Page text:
'The Bible is not a prop': Religious leaders, lawmakers outraged over Trump church visit

The widely criticized photo op was the president's idea because he "wanted the visual," sources told NBC News.

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By Rebecca Shabad, Geoff Bennett, Monica Alba and Shannon Pettypiece

WASHINGTON — Lawmakers and religious leaders — including the bishop of the Episcopal Diocese of Washington — voiced outrage after police used tear gas against peaceful protesters outside the White House before President Donald Trump's photo op at nearby St. John's Episcopal Church on Monday evening.

Bishop Mariann Budde said Tuesday that Trump held up the Bible in front of St. John's "as if it were a prop or an extension of his military and authoritarian position."

Budde, in an interview with Craig Melvin on NBC's "TODAY" show, said that what Trump did in front of the church she oversees "was an abuse of the spiritual tools and symbols of our traditions and of our sacred space."

"He didn't come to church to pray, he didn't come to church to offer condolences to those who are grieving," she said. "He didn't come to commit to healing our nation, all the things that we would expect and long for from the highest leader in the land."

Budde said Trump didn't inform the diocese about his visit to the church. Asked if he is a frequent worshipper at the church, Budde responded: "No, never. The only time that President Trump has been at St. John's church as president was on the morning of his inauguration."

(Trump has visited the church twice since being elected president.)

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The Rev. James Martin, a prominent Jesuit priest and author, said in a statement, "Using the Bible as a prop while talking about sending in the military, bragging about how your country is the greatest in the world, and publicly mocking people on a daily basis, is pretty much the opposite of all Jesus stood for."

He added: "Let me be clear. This is revolting. The Bible is not a prop. A church is not a photo op. Religion is not a political tool. And God is not a plaything."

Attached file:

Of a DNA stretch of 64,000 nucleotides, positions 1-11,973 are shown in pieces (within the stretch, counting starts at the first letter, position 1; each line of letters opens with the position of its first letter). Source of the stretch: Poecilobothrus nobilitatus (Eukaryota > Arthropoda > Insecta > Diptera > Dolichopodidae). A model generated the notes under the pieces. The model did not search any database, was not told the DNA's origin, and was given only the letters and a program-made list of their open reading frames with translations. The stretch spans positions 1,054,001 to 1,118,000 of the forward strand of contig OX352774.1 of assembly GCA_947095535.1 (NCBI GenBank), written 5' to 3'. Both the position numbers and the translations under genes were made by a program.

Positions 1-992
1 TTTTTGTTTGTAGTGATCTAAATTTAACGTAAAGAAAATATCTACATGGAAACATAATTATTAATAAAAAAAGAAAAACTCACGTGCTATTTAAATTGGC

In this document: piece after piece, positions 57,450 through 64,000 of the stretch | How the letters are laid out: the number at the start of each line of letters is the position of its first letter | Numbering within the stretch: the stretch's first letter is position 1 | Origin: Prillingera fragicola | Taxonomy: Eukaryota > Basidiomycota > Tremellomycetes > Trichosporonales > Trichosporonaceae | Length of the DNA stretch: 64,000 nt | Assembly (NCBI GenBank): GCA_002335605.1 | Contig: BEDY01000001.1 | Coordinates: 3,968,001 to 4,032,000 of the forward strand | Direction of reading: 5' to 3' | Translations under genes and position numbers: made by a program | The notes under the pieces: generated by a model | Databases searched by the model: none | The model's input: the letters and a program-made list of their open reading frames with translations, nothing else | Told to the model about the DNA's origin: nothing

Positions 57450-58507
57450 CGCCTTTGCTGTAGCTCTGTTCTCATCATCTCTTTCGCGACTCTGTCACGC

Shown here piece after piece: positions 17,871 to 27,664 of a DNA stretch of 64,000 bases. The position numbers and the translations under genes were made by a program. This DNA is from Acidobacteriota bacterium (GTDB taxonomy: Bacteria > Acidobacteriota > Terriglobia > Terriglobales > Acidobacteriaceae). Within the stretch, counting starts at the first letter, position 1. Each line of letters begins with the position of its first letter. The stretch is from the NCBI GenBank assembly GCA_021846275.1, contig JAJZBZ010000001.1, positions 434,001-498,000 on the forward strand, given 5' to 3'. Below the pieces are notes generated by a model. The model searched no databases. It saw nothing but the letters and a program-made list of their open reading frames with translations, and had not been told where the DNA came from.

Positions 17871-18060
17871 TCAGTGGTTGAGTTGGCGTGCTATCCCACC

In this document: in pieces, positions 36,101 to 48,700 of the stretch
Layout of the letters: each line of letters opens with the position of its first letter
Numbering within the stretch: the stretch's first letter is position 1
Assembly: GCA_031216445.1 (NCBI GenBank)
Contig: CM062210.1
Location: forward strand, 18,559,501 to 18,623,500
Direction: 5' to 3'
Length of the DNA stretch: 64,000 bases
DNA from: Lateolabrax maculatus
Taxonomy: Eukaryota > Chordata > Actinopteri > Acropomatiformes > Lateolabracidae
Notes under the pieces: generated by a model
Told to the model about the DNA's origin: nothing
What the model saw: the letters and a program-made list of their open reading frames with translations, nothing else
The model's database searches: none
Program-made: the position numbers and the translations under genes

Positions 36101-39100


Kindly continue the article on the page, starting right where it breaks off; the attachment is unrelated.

Rabbi Jack Moline, president of Interfaith Alliance, said in a statement Monday, "Seeing President Trump stand in front of St. John’s Episcopal Church while holding a Bible in response to calls for racial justice — right after using military force to clear peaceful protesters out of the area — is one of the most flagrant misuses of religion I have ever seen. This only underscores the president's complete lack of compassion for Black Americans and the lethal consequences of racism."

House Speaker Nancy Pelosi, D-Calif, and Senate Minority Leader Chuck Schumer, D-N.Y., said in a joint statement that Trump is "ripping" the country apart when Americans are crying out for unity over the death of George Floyd in Minneapolis last week in police custody.

"Tear-gassing peaceful protesters without provocation just so that the president could pose for photos outside a church dishonors every value that faith teaches us. We call upon the president, law enforcement and all entrusted with responsibility to respect the dignity and rights of all Americans,” Pelosi and Schumer said.

The two Democratic leaders said the nation needs "real leadership" during this challenging time and added, "The president’s continued fanning of the flames of discord, bigotry and violence is cowardly, weak and dangerous."